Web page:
January 31st, 2017
In India’s marks dominated education system, extracurricular activities are rarely a topic occupying the limelight. Usually, the only time they gain any importance is when private school kids enter high school, with ambitions to apply for colleges overseas. Meraki though is an organisation that challenges all of those notions.
It all started in the summer of 2015, when Ashmika Gupta, one of the co-founders of Meraki, volunteered at Spark-A-Change as a teacher for Math and English. Spark A Change Foundation themselves believe that meaningful literacy enables the transformation of lives and is imperative to progress, both individual and societal. It was only natural that in their nurturing environment, the idea for Meraki took birth.
There, Ashmika experienced the excitement that permeated the room whenever the dance teacher entered her classroom to train the kids for their upcoming annual day. She realised that these children deserved more than just academic teaching given their inclination towards activities beyond the walls of the classroom.
After researching further and finding that there was no extracurricular support provided to the children, by private institutes or the government, Ashmika decided to enlist the help of her close friends, Mishka and Rachita. Their combined love for children and the willingness to commit 100% to this initiative got the ball rolling for Meraki. It took about a year to develop a curriculum and to plan for its implementation. The name itself required some thought, but everyone quickly agreed on using Mishka’s suggestion of Meraki – the Greek word for doing something with complete devotion, or putting in soul, creativity and love into doing whatever it may be. The Dreamcatcher logo was Rachita’s suggestion, to symbolise the fact that they were setting out to help underprivileged students realise their dreams.
Getting the ball rolling was one thing, but keeping it moving was another. However, the founders collectively opine that the children help them remain motivated, especially with their expressions of gratefulness and excited grins on learning something new. Moreover, Spark A Change Foundation was instrumental in supporting them, since that was where the idea was conceived. With Spark A Change’s support, the team at Meraki was able to organise weekend workshops for students that helped them realise their potential.
All the workshops revolved around a particular theme. Whenever the team was covering drama, they conducted exercises that helped students learn how to modulate their voices and then apply those skills in a play which suited that time of the year, such as ‘How the Grinch Stole Christmas’. Art, on the other hand, was taught as per the guidelines of the elementary exam curriculum and dance involved teaching the basics of various dance forms, such as Indian classical.
Looking back, the team recounts the period from July 2016 to December 2016 as their greatest achievement. Over this time, they were able to conduct workshops of art, dance, drama and creative writing. Through these workshops, the kids improved their English communication skills at an exceptional rate, and some became pretty adept at painting as well. One of the kids went on to give the elementary art exam with Meraki’s support and performed excellently.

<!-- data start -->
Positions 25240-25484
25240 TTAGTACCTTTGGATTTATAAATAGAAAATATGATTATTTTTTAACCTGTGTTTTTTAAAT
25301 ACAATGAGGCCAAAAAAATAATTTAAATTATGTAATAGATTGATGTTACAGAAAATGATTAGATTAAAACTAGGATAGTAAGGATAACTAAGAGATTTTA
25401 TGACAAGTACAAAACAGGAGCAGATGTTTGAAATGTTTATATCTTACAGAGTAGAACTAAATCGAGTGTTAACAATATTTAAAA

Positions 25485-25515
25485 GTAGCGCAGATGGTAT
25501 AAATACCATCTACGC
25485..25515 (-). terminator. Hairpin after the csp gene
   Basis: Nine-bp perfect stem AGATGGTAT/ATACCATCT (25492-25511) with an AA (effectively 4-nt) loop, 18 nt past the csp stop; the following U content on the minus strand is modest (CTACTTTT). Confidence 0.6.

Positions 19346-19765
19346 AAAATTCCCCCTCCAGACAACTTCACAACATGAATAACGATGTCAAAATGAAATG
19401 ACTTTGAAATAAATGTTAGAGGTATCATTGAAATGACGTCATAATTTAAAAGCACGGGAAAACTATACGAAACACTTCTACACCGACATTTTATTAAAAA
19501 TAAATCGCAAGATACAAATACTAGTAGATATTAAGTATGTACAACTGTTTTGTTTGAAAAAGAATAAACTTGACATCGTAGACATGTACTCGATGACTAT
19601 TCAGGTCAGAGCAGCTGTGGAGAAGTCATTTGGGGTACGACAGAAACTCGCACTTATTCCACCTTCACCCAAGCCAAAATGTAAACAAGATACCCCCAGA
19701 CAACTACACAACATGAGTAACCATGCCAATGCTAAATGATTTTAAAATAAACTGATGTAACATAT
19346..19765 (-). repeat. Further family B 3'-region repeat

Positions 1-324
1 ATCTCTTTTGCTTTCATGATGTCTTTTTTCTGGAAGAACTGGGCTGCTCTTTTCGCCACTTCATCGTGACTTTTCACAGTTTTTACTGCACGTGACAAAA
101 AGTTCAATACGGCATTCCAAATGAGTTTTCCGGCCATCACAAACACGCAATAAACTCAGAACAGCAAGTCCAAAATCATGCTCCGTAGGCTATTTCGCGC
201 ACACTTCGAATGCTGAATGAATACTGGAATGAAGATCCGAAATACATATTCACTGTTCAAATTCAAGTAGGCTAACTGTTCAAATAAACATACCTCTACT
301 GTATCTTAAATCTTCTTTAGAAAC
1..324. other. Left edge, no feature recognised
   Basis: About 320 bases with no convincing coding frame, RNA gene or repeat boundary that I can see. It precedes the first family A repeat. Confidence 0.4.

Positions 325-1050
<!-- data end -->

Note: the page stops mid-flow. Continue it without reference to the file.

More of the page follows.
A lot of kids started off by being shy and not being confident enough to say ‘I can do this’, but as the last class approached, these kids were the brightest stars. Each of them had something unique to offer, and the team can proudly claim to have had a part in making that possible. What made it even more memorable was the look of pride in the eyes of the kids’ parents, as the children enthralled them with the dance and drama they had learnt over the past few months. At the end of this, the kids’ parents sought out the founders to tell them how “Thankful they were for someone taking up the task of improving their kid’s English communication skills and only wished someone had done that when they were young as well.”
Another heart touching moment that the team shares is that of friendship day when all their students crowded around them to tie them friendship bands. Later the team got to know that in buying these bands for each of them, the kids had spent all their money and couldn’t get bands for their friends. That showed them how much their initiative was valued by their students and reminded them that they were indeed doing something special. The kids also took it further by thanking the Meraki team in front of their parents and calling the team not just their teachers but also their mentors and friends. All said and done; the founders feel that the students have taught them much more.
Spark A Change Foundation themselves have been quite approving of the efforts of the trio and have remarked that “‘Team Meraki has reinforced their belief in the intent and capabilities of youngsters”. The Meraki team intends to work with more NGOs and hopefully a few government schools so that they can maximise their impact in the future.
Meraki has indeed been a step in the right direction, and a much-needed one. We live in a very lopsided society that contains a wide gulf between the opportunities that the wealthy and poor have access to. With this initiative, the founders are trying to bridge that gap, creatively, one student at a time, with their heart and soul invested in it.
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